“Alternate side of the street parking is suspended, but you still have to feed the meters.”
This is a regular New York City radio announcement that probably needs some translation for the rest of the country. Because many New York streets are narrow, the city has alternate side of the street parking during certain hours in order to allow sanitation trucks in to do their job. But during holidays and other occasions, such as snowstorms, New Yorkers can ignore the street signs that dictate which side is OK and which not.
Just because the city has given you dispensation to park whichever side you want, don’t be lulled into thinking that you can ignore paying for metered parking. Why the distinction? If you go back to the beginning of parking meters, you’ll find that it was in Oklahoma City that they were first installed. The idea was that if you made people pay for parking on the street, there would be a turnover of cars, thereby providing spaces for more cars over the course of the day. It wasn’t meant to be a money generator for the city. But a revenue source it is and the original impetus behind installing them has long been forgotten.
In these parlous times, yet another backdoor tax is being imposed on motorists, this time via red light cameras. In my less than five-mile trip to Hofstra from my home I pass six intersections that have these high-tech cameras, which are connected to the traffic lights and photograph cars that run red lights. The cameras, it is claimed, make these dangerous intersections safer by giving drivers pause when they decide to go faster when the light turns yellow. Supposedly the lights are installed to make the intersections safer. Fender benders may increase as drivers slam on their brakes so they won’t be caught in the intersection before the light turns red. More minor accidents in exchange for fewer serious ones is a reasonable trade-off.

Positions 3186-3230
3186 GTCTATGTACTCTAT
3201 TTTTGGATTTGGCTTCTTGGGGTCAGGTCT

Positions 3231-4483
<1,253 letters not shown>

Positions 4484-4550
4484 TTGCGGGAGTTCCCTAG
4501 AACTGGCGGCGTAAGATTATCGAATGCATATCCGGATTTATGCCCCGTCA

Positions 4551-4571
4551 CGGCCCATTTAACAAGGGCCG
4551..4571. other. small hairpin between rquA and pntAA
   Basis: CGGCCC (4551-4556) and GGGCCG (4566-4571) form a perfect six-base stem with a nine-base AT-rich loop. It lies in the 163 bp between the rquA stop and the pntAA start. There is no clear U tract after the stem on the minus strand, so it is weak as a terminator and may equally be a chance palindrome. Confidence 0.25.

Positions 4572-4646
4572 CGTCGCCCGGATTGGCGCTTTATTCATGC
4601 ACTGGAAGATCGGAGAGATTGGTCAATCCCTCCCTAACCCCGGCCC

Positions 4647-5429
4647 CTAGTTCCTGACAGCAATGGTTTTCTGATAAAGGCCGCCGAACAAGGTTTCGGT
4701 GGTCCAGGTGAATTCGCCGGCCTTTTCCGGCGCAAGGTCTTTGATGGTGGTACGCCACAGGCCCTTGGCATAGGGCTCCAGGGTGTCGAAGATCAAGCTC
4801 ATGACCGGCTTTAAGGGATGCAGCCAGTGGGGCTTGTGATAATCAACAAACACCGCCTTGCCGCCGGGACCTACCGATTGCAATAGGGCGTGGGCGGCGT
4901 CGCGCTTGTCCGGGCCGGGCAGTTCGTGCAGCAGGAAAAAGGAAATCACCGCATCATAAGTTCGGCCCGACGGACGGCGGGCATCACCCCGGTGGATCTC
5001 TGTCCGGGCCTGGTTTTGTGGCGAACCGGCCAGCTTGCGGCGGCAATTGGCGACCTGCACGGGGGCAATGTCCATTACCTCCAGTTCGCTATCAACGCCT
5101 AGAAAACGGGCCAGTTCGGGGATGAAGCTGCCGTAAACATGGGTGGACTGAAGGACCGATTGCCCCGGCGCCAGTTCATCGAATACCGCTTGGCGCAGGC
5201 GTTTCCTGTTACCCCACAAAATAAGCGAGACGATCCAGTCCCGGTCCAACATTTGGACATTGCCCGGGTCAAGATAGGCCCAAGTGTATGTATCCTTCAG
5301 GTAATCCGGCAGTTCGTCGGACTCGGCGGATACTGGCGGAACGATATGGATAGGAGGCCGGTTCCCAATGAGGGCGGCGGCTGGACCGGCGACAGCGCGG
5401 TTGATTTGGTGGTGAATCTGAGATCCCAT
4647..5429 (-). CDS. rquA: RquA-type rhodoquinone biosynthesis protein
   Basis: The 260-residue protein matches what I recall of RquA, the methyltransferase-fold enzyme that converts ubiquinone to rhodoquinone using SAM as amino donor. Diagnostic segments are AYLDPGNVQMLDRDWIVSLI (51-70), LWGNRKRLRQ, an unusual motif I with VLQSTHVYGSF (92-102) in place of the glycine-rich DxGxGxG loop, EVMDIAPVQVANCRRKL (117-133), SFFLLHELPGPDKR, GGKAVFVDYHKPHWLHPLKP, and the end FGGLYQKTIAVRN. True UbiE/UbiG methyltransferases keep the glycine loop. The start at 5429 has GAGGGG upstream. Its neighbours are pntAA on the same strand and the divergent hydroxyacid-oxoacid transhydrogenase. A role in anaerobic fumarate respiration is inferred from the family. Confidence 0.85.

But it is a charade because safety isn’t the real reason for the red light camera any more than parking meters are there to create turn-over at the curb.
More insidious still is the practice of charging an administrative fee of $15 even if a traffic ticket is dismissed and a $30 penalty is you don’t pay on the same day. Let me say it again: You pay for a traffic ticket even if your case is dismissed or you are found not guilty. This is a foolproof system for the county. It doesn’t matter how bogus the ticket may be; it doesn’t matter that every ticket issued is thrown out or that the defendant is found not guilty. The government still collects either fifteen or thirty dollars. This essentially does away with the concept of guilt or innocence. You get a traffic ticket—guilty, pay up; not guilty, pay up.
Westbury’s Village Justice Thomas Liotti received a traffic ticket that was dismissed. He is now challenging the tacked on administrative fee. I don’t know about the legality of the case, but I can say without reservation that the system is inherently unethical.